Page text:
Towards the end of his life, some of that violent hatred has disappeared but he does remain as passionate as ever. This results in some conflicting actions and comments made by Victor. On the one hand, him telling the story of his life can be seen as a very positive deed. By doing this, he ensures that the story is passed on to and serves as a warning for future generations. From this it might be concluded that he knows now that what he has done is wrong and that he finally takes responsibility for his actions. But on the other hand there is the scene on the ship when Walton's crew demands to return home. Victor responds to this by giving a very emotional and passionate speech. Among other things he accuses the men of cowardice and unmanly behaviour. If they were to abandon their expedition they would return home with a "stigma of disgrace". Judging by this speech, Victor has not learnt much of his ordeal. He apparently still feels that people should put their own feelings and desires above everybody else's. This is an interesting insight into Victor's selfish nature.
Another example of his selfishness is apparent in the way he deals with the monster's threats. It is obvious that the monster wants to hurt him. Victor believes therefore that it is only him that the monster wants to kill. It seems obvious, however, that the best way to hurt Victor is to hurt the people whom Victor loves. This is exactly what the monster does by killing Victor's friends and family. Victor, on the other hand, does not seem to realise this. If he had realised, he would have been more protective about for example Elizabeth. Essentially, there are two ways for Victor to escape from the revenge of the monster. One way is to kill the monster. Victor has tried this but the monster escapes him. The other way is to sacrifice his life for the life of his friends and family, in other words: to kill himself. By doing that, Victor would have taken away the means of revenge of the monster. That this tactic would have worked is proven by the final pages of the book. This drastic way of making the monster stop killing actually never crosses Victor's mind. He is not afraid to die however. When he is ill with fever, he even wishes he were dead: "Soon, oh, very soon, will death extinguish these throbbings and relieve me from the mighty weight of anguish that bears me to the dust; and, in executing the award of justice, I shall also sink to rest."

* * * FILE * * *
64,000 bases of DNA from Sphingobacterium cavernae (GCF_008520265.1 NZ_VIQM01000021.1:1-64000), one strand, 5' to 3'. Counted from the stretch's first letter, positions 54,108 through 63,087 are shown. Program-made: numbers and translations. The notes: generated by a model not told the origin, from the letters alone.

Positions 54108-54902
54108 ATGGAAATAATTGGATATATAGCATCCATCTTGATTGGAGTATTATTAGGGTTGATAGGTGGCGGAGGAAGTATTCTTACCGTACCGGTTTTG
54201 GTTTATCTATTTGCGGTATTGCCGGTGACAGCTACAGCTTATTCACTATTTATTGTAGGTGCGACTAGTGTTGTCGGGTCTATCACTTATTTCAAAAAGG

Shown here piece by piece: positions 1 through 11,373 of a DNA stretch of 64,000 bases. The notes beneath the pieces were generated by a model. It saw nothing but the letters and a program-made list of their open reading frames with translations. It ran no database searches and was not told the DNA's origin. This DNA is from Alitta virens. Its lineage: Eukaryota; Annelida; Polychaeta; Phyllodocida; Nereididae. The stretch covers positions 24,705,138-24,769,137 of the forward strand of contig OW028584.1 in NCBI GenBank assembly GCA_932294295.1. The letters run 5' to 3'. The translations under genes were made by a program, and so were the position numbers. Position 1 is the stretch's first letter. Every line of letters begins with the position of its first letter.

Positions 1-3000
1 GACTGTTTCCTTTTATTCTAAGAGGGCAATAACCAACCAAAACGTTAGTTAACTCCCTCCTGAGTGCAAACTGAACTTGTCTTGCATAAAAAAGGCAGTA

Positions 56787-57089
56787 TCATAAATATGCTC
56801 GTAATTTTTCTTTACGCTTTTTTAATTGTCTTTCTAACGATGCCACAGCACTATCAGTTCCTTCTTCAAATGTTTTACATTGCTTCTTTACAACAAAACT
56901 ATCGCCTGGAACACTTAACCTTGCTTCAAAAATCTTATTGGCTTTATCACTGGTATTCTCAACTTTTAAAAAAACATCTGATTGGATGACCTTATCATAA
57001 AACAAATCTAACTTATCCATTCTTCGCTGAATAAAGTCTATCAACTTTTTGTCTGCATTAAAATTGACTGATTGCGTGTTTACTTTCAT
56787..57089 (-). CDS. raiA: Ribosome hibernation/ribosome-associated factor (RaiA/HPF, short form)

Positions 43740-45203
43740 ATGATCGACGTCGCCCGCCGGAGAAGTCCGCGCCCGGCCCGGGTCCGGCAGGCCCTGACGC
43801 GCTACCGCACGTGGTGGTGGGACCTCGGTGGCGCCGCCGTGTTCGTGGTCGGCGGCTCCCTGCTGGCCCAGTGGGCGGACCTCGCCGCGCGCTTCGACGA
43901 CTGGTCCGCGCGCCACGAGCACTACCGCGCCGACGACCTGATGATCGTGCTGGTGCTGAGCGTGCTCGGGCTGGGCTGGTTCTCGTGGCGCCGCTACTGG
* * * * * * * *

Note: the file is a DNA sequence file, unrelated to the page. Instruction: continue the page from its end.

Elizabeth Lavenza Frankenstein